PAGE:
Can ESG Support Future Proofing Your Hotel?
Navigating embodied carbon, emission, green cities, and regulatory frameworks can be a minefield. Buildings account for 60% of city emissions, and policy and regulations lag behind science, yet buildings are critical to the energy transition.
Research commissioned by ITP highlights that the hotel industry must reduce its carbon emissions by 66% by 2030 and 90% by 2050 to stay within the 2˚C threshold agreed at COP21. We all agree this will not happen overnight but will happen if we achieve stepping stones along the way.
Start future-proofing your business, and get certified with globally recognised certifications (ISO, LEED, BREEAM) to remain competitive. Implement Sustainable operations and remain attractive to investors.
Hospitality investors see ESG as a critical component of their investment decision-making process, according to JLL and the Energy and Environment Alliance (EEA) survey.
Engagement concerning ESG has increased.
- 53 % said sustainability-related due diligence is critical
- 47% said a more sustainable hotel would influence trading performance by achieving lower utility costs.
- 55 % of respondents would expect to pay a premium for a hotel on the NZC50 pathway. (Net Zero Carbon Emissions by 2050)
- 63 % would still buy a hotel, not on the NZC50 pathway, which reflects the buyer pool for hotels where most are private equity and high net worth.
- 60 % say they are currently factoring in ESG capex to comply with the regulation.
- 28 % plan to factor in ESG capex in the next 12-18 months.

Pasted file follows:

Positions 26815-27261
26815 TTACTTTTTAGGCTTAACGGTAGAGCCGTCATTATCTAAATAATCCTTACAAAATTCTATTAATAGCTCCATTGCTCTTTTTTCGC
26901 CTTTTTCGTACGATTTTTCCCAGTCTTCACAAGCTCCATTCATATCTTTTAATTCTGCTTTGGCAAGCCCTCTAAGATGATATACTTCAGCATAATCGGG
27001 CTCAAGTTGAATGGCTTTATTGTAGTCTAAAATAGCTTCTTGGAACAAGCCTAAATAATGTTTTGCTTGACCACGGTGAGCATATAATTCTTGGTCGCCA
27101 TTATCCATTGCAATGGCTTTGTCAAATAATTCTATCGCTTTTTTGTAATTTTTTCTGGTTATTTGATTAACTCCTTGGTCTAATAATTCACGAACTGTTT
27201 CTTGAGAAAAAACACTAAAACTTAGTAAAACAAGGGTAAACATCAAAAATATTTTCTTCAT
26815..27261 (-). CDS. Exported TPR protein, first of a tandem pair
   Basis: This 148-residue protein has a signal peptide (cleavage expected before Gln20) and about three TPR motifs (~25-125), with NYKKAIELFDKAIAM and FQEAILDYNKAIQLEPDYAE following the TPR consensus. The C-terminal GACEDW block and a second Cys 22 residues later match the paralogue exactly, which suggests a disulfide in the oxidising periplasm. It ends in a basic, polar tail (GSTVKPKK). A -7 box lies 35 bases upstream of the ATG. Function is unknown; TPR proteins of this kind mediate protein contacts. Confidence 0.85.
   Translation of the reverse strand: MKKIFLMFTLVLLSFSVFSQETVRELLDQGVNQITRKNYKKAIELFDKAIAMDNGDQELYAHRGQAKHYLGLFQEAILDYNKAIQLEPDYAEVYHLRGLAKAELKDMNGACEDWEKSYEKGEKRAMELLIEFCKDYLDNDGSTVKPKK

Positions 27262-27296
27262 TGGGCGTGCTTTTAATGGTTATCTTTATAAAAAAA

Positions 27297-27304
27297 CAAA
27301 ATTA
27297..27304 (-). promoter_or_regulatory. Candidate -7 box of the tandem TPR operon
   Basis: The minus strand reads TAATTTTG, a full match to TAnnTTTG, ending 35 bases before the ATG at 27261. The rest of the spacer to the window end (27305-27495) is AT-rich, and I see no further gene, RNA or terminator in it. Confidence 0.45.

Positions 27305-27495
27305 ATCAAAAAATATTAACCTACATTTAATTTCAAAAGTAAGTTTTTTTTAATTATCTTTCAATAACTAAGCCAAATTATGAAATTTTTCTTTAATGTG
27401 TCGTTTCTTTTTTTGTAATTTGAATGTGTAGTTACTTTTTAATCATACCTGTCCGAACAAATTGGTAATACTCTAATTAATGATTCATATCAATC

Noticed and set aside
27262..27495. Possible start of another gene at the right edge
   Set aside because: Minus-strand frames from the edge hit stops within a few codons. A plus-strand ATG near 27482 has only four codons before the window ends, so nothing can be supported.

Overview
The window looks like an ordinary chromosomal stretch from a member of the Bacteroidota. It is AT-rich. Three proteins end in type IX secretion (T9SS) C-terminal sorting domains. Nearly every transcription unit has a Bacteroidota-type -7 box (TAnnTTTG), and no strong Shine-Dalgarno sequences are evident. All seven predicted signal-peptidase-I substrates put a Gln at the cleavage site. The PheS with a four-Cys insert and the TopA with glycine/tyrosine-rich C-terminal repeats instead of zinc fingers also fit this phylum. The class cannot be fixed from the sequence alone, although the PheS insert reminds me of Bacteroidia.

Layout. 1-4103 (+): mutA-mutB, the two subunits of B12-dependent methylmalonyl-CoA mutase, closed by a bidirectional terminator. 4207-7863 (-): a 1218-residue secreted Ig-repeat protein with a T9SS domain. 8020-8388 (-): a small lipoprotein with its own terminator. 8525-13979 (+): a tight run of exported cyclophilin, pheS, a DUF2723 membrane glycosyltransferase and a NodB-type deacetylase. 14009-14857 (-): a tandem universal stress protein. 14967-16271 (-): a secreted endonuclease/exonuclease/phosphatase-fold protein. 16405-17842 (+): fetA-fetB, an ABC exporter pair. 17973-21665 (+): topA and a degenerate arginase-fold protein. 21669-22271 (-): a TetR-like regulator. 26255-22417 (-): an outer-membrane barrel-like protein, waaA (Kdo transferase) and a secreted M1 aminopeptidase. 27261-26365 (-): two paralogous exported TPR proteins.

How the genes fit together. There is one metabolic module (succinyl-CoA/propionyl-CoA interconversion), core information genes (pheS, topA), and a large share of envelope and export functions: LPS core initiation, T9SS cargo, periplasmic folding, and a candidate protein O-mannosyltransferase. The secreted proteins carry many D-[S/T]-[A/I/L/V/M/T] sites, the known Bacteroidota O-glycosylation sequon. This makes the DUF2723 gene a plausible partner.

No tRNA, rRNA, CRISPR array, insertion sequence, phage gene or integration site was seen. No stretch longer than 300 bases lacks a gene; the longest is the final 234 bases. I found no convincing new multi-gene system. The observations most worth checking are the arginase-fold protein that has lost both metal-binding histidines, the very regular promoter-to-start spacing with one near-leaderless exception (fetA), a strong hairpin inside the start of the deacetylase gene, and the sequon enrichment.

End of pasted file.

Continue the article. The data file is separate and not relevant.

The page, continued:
- Yet only 35 per cent have set aside a sustainability reserve for transition capex.
Pressure is coming not just from consumers but from regulators as well. Investors are ready to pay a premium for hotels with environmental certifications when they go for resale.
Investors are looking for more than certifications such as BREEAM and LEED. Investors want to see more meaningful action, ensuring that net zero trajectories and targets are on track. Sustainability is a part of due diligence when investing in hotels, from a physical build perspective and an operational perspective.
Brand standards also need to match investor goals and align with operational standards and not just be rhetoric. Outdated brand standards require revision to consider what is necessary to make hotels more resilient, efficient, and sustainable. Hotels need to think holistically about ESG.
Behavioural changes can influence reductions and not just expensive building capex. A building can have an outstanding BREEAM / LEED certificate, but ultimately, one must operate it most efficiently and optimally to get the most out of it.
Behavioural changes include things such as;
- Turning HVACS off in unused spaces,
- Sourcing FF and E from sustainable sources,
- Encouraging the use of showers over baths
- Replacement and refurb frequency of equipment
- Policies around sourcing locally and waste management.
- Training staff
Leading hotels and brands are responding by creating and using ESG frameworks as a lens through which to assess risks and opportunities as they aim to reduce their carbon footprint and build the resilience they need to thrive in the coming years.
Written By: Tiffany McGrath